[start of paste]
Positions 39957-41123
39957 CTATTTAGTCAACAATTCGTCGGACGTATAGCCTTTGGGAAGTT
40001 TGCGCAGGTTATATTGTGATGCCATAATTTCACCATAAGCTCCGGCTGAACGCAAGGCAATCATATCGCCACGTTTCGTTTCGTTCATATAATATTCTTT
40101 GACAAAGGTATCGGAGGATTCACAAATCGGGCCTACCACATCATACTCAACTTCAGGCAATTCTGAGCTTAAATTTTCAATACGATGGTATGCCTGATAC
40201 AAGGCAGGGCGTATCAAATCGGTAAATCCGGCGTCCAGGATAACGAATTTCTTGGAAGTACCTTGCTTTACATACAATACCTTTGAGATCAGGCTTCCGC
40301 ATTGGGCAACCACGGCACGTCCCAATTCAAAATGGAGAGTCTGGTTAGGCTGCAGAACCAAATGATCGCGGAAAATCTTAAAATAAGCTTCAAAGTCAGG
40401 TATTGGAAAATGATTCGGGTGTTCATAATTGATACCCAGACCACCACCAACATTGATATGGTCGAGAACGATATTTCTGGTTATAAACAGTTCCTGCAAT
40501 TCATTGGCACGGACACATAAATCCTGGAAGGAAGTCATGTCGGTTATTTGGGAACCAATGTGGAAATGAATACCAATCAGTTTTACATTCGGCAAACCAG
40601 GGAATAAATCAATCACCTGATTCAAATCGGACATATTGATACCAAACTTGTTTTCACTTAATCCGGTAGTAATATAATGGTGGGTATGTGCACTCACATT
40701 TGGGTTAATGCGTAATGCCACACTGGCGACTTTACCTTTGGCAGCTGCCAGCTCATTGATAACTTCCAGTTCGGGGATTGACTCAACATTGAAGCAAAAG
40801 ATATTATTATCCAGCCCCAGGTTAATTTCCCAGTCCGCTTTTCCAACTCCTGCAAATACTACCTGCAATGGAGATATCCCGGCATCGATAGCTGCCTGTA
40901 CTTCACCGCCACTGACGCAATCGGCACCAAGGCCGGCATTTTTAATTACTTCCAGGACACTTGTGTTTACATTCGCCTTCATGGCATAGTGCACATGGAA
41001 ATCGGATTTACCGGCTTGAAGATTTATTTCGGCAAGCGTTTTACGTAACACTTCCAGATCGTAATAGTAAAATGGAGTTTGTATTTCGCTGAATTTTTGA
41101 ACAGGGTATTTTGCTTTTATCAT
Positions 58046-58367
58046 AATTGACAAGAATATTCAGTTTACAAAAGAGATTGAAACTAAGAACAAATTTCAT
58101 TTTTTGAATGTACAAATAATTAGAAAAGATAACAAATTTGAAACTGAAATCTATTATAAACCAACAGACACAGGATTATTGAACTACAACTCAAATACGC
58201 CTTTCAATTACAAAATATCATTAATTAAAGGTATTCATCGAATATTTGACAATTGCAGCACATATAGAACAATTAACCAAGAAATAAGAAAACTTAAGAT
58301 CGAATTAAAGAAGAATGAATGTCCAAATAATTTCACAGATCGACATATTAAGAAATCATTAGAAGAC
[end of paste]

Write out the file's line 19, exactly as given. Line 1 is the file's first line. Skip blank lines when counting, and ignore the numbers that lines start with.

58301 CGAATTAAAGAAGAATGAATGTCCAAATAATTTCACAGATCGACATATTAAGAAATCATTAGAAGAC